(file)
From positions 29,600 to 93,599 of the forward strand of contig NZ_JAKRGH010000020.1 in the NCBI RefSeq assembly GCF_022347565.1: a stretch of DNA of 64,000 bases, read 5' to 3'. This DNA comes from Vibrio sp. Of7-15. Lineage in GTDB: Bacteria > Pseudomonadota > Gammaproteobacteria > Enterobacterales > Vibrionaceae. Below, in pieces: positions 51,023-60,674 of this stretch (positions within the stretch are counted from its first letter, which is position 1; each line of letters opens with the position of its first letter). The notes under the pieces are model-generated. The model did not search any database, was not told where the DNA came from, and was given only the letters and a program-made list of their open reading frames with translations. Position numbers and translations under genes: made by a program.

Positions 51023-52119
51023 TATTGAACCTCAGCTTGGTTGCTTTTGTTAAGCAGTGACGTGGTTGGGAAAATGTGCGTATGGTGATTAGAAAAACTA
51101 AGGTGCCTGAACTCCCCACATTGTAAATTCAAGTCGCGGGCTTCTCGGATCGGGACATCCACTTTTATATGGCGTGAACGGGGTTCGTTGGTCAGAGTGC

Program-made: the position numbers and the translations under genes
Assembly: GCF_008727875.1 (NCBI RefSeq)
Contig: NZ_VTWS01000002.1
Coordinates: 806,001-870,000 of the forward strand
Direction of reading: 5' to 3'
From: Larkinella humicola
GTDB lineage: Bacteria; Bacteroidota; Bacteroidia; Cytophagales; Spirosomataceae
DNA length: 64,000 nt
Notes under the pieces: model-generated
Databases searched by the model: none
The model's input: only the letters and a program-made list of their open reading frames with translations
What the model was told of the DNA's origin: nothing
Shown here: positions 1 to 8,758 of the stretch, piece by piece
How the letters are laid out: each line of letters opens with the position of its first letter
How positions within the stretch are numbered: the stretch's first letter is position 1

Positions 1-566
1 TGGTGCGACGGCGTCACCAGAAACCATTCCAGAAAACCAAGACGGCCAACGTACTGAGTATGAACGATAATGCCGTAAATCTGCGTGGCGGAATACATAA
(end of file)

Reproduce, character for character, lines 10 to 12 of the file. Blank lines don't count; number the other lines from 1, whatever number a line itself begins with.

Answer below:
From: Larkinella humicola
GTDB lineage: Bacteria; Bacteroidota; Bacteroidia; Cytophagales; Spirosomataceae
DNA length: 64,000 nt